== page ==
In the February release, the it went a step farther, inquiring about how to police electronic trading systems. Specifically, the MSRB asked whether the board should permit dual-agency trading in bid-wanteds without securing written consent from the bidders and seller; and whether the board should permit electronic trading systems to provide notice of a potentially erroneous bid through an automatically generated electronic missive saying the bid deviated from the most recently reported trades by more than a pre-determined amount. Several broker’s brokers denounced the MSRB’s request, calling it anti-competitive.
“Such a double standard would surely reduce competition in the market by providing electronic trading systems an unfair advantage to the demise of the traditional broker’s broker,” Gene Hurst, president of Wolfe & Hurst Bond Brokers Inc. in Jersey City, wrote in a comment letter dated April 25. “Creating different standards for electronic trading systems would result in market manipulation forced by the regulatory bodies.”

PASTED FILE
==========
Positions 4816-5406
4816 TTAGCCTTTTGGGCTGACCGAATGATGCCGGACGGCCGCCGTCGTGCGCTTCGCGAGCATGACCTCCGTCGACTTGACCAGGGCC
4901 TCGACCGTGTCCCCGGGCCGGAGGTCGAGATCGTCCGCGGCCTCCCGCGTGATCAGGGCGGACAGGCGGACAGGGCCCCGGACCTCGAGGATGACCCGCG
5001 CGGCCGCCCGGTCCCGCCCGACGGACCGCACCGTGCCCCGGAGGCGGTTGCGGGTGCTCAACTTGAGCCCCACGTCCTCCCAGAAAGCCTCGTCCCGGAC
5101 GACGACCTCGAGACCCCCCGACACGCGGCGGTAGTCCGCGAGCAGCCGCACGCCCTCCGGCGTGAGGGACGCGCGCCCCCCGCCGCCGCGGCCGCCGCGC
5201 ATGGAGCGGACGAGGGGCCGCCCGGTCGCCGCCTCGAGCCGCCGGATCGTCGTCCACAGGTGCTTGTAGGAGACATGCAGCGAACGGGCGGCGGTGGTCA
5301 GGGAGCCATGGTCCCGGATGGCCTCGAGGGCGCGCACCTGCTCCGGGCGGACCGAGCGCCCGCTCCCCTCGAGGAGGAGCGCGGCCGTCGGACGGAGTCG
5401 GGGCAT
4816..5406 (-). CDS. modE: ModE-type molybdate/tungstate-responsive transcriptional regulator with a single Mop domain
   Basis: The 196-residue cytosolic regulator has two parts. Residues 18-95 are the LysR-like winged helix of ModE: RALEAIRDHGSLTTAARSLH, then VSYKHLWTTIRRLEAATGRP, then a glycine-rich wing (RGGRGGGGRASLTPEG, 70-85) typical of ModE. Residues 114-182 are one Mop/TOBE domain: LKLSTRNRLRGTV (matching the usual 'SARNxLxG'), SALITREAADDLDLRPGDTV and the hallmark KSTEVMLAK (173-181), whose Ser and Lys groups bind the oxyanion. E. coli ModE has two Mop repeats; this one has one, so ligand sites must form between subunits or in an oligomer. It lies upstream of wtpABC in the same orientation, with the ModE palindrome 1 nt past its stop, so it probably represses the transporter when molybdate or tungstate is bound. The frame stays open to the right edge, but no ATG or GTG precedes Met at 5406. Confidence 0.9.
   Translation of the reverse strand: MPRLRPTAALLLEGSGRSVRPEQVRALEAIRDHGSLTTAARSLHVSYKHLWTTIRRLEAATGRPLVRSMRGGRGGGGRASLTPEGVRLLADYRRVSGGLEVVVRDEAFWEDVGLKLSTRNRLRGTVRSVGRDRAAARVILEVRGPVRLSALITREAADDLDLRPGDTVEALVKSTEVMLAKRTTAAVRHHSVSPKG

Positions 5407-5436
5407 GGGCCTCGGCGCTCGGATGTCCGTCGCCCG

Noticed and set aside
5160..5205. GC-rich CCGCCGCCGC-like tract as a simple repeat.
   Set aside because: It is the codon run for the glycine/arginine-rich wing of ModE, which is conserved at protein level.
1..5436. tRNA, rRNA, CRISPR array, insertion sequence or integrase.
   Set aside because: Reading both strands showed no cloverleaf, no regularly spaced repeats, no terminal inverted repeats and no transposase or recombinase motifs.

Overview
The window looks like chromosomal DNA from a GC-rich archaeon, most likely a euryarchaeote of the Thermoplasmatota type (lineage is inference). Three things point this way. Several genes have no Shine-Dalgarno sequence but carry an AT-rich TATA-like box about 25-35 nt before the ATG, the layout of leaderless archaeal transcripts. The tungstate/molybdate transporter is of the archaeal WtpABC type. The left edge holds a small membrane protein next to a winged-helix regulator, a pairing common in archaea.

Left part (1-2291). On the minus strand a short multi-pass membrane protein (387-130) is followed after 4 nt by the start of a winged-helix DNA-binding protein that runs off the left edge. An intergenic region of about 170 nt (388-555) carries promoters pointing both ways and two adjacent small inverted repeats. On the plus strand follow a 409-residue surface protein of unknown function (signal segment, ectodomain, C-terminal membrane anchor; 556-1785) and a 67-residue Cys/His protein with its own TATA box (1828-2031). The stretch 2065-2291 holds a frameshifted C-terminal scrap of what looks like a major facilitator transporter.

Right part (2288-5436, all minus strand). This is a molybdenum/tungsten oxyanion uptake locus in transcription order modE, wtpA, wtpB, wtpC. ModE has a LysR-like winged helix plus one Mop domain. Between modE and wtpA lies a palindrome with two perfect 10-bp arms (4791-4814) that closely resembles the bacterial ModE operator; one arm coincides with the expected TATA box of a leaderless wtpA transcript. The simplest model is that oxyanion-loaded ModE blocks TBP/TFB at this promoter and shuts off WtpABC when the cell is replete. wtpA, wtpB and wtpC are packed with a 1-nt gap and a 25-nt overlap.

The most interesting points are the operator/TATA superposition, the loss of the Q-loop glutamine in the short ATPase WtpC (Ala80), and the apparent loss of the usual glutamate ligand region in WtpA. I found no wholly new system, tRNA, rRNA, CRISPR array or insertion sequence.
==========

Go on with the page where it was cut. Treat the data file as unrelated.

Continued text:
Another broker’s broker agreed, urging the MSRB to provide a “detailed explanation” of how excluding electronic trading systems from draft G-43 would benefit the muni market and the investing public.
“Providing competitive advantage to one type of market participant through regulation should always be avoided, as it violates the principle of a level playing field,” added Mark Epstein, president and chief executive officer of Hartfield, Titus & Donnelly LLC in Jersey City.